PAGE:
What Could Fuel Equities Higher?
At an investment meeting in December, one of our CIOs asked, “What’s left in the tank for equities?” We believe corporate earnings growth will lead to another year of positive returns for the global equity universe. In our view, lower oil prices could be the fill-up that drives equities further.
Summary of our key views heading into 2015 Global equities could achieve mid to high single-digit returns in 2015, which is close to the long-term average returns and we believe will look attractive versus other asset classes.
Earnings growth will likely be the main contributor to equity returns, supported by an improving global macro environment and continued growth spending.
Diverging central bank policies, US dollar strength and the dramatic drop in commodity prices, notably oil, will also likely drive equities in 2015.
The US economy will potentially be one of the biggest beneficiaries of lower oil prices. However, current equity valuations reflect the strong fundamentals and suggest more modest returns for 2015.
We are more constructive on European equities than in our last outlook because expectations are low, easing is likely and euro weakness could boost exports and earnings.
Imbalances in China’s economy and slower-than-expected growth are turning China into a micro-driven market, from a macro-driven one. Low oil prices make us even more bullish on India than in 2014. Other consumption-led emerging market (EM) economies are also likely to benefit from low oil prices. Russia and other commodity-producing EM countries will likely feel a negative impact from low oil (Middle East) and commodity prices (Latin America).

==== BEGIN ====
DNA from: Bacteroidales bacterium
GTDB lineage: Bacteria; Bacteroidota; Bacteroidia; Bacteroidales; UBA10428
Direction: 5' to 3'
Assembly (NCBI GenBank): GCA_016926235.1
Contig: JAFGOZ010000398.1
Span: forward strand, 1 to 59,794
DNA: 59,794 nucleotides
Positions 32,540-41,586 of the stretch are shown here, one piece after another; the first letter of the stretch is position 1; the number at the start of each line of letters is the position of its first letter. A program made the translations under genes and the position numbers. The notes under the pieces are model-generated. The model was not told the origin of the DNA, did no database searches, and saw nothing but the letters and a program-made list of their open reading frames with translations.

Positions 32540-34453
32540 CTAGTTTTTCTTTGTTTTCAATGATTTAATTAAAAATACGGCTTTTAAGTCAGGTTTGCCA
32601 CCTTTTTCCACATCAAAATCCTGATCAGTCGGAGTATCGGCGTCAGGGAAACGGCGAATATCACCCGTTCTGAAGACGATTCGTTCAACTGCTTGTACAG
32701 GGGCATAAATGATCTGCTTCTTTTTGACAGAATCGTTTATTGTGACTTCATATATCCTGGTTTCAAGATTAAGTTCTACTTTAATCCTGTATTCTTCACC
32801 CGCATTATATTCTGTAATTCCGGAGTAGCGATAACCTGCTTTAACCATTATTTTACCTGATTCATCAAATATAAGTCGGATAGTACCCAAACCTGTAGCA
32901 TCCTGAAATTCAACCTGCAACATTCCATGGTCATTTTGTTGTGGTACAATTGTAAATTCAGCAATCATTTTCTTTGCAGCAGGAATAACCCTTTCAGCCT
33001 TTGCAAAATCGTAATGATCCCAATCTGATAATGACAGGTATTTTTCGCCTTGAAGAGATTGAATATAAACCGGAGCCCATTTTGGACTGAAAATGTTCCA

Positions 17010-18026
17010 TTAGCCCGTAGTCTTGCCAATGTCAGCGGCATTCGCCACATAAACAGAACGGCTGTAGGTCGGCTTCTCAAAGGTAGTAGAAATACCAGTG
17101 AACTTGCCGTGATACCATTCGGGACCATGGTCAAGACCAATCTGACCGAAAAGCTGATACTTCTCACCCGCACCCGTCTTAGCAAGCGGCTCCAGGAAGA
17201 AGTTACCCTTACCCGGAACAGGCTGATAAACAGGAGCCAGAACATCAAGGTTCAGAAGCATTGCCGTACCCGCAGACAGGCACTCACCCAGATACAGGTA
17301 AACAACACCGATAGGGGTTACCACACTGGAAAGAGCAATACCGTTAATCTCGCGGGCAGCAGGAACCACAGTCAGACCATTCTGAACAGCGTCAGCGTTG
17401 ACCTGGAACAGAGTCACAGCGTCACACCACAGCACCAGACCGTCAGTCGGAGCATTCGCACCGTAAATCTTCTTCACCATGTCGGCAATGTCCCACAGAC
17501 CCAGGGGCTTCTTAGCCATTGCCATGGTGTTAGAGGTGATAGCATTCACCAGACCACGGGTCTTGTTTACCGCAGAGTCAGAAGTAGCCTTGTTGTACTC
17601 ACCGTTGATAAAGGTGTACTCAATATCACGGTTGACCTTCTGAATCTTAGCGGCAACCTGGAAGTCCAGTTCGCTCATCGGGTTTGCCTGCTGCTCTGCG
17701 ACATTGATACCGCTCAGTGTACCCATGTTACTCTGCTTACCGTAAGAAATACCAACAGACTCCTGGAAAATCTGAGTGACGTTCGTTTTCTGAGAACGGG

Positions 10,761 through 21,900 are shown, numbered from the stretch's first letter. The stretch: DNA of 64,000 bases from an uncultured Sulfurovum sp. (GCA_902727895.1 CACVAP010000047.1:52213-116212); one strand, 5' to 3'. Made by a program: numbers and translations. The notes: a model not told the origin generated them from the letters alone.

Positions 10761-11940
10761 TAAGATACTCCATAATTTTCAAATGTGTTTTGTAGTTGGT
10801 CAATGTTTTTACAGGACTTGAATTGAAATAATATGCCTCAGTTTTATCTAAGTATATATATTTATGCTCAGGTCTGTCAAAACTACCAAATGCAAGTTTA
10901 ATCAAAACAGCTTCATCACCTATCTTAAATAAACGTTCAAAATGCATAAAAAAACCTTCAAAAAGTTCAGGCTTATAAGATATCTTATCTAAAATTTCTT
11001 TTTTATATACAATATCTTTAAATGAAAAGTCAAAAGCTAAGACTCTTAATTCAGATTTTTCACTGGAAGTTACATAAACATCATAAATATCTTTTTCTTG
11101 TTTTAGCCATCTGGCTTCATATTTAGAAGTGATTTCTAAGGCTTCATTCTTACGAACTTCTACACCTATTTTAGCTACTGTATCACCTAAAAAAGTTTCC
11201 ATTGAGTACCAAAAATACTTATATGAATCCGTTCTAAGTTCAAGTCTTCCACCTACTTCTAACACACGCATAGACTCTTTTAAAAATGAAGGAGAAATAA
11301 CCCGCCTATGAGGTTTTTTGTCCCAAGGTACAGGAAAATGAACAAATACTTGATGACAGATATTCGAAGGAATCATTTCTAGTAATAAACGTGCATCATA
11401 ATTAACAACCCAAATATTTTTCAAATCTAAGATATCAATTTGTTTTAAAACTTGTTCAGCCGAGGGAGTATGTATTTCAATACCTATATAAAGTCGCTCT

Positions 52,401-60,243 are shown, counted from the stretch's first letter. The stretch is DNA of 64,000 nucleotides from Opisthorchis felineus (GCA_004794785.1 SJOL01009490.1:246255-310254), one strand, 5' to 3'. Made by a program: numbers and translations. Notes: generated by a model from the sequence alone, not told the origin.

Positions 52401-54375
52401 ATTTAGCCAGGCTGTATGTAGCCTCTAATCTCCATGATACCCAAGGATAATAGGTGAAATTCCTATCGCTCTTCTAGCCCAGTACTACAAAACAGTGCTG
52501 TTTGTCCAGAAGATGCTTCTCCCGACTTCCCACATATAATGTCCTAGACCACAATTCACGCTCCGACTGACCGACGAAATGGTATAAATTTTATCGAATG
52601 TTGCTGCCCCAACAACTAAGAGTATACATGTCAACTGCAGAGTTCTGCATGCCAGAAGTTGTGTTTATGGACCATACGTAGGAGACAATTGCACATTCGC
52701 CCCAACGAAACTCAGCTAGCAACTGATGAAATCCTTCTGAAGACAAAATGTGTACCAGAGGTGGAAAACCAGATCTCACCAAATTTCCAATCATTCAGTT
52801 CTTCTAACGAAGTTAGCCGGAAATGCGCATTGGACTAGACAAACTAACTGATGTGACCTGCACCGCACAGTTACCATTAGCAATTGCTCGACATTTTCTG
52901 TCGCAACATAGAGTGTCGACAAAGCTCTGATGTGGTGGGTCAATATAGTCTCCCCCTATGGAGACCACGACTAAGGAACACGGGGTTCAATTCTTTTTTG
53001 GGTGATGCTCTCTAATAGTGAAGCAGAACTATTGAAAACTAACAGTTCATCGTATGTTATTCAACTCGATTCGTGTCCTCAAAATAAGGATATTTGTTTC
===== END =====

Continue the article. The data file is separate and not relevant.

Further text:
We are less enthusiastic about the Information Technology and Healthcare sectors. Fundamentals are still strong, but higher stock prices leave less upside. We are more positive on the Financials sector, particularly in the US, where balance sheets are strong and banks are likely to benefit from rising rates. We are looking for opportunities in the Energy sector, which has sold off despite a wide variety of prospects and probable outcomes for different companies and industries.
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